When I came across this Grocery Shrink website, I was shocked by what she suggested someone could live on, while eating a healthy and tasty diet. I wanted to see what changes it would need for me to do that. January is a month in which I am paying for the rental on a cottage in Hawaii later in the winter and am trying to stuff as much money as I can into my Registered Retirement Savings Plan (we have until Mar 1 or so to put money in for 2014), which will defer taxes to a much lower tax year. So this is the month for me.

What I learn, I'll apply for future months, but I'm not going to track this all year long. I'd like to keep improving the nutritional value of what I buy (more fruit, fewer chips) and stock a little more food in my pantry/freezer, but that's it as far as this category goes.

All power, though, to people with larger families and/or higher spending per person as they work on this this year.

 

choppingwood

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Re: Sticking to food budget for January
« Reply #4 on: January 03, 2015, 09:23:11 PM »
I headed into the city to start work again on Monday after some time off. Stopped at the produce store ("Fresh for Less" is their slogan) on the way home from an errand and gave myself a $10 budget to buy as much food as I could. Left with 10 lb of potatoes, 3 bananas, 2 crowns of broccoli, 1 butternut squash and 1 lemon and $2.20 in change. Stopped at a 7-11 and got half and half for my coffee. (I was afraid to go into a grocery store even though it would be cheaper because I was hungry and tired and was afraid I would impulse buy.) I pulled a small pork roast out of the freezer that I got on sale before Christmas.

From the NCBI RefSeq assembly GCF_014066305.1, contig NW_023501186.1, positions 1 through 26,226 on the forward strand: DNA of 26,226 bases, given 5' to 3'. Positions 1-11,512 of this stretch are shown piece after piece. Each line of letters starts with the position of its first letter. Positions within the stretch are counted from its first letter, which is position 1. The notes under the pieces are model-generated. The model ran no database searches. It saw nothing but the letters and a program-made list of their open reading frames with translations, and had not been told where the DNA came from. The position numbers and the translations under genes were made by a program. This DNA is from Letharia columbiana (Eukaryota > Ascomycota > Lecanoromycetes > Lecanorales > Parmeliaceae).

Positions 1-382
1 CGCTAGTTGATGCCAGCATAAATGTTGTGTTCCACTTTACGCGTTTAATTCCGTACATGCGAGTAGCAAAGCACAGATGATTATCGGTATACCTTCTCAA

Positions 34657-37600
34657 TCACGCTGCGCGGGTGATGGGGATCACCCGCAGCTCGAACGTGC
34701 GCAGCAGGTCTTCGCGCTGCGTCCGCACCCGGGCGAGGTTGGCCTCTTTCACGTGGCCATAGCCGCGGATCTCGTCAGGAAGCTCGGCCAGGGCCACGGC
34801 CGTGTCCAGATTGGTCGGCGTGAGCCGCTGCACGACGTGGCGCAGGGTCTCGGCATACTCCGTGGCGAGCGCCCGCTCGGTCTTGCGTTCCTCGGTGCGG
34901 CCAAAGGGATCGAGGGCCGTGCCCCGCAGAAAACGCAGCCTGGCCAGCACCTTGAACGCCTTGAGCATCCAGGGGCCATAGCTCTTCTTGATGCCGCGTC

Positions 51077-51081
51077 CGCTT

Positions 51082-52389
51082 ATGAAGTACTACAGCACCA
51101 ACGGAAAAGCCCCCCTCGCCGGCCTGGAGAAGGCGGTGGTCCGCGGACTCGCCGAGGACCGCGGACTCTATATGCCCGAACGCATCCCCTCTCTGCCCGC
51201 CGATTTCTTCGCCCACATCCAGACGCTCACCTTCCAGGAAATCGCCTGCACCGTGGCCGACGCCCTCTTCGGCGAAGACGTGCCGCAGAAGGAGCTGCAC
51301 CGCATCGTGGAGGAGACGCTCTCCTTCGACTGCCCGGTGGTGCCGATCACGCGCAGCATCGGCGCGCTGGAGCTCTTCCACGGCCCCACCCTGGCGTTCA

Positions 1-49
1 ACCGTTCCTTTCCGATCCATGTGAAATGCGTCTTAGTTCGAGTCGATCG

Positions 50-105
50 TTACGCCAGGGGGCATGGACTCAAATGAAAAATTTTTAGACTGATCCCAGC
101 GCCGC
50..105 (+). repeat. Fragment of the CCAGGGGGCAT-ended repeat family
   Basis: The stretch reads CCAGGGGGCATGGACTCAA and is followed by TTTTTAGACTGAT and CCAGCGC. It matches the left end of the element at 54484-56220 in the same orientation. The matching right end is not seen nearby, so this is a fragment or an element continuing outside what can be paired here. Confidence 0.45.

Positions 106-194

I think I have plenty of food now to get me to the middle of the month, and  $35.10 left to spend.

1967mama

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Re: Sticking to food budget for January
« Reply #5 on: January 03, 2015, 09:44:52 PM »
Not sure if you noticed that that The Grocery Shrink's food budget was based on 2012 prices?

Also, Canadian prices for milk, cheese and chicken are about double American prices, so this could make a significant difference on your budget.

Don't mean to discourage you from trying, but just wanted to point these things out:-)

thecornercat

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Re: Sticking to food budget for January
« Reply #6 on: January 03, 2015, 11:55:49 PM »
I am also in Canada (female adult) so am looking forward to following your experiences. Does this include household stuff like toilet paper, etc.? I spend max $100 per month on groceries and household so I think your budget is realistic. Good luck to you with the rest of your challenge!

choppingwood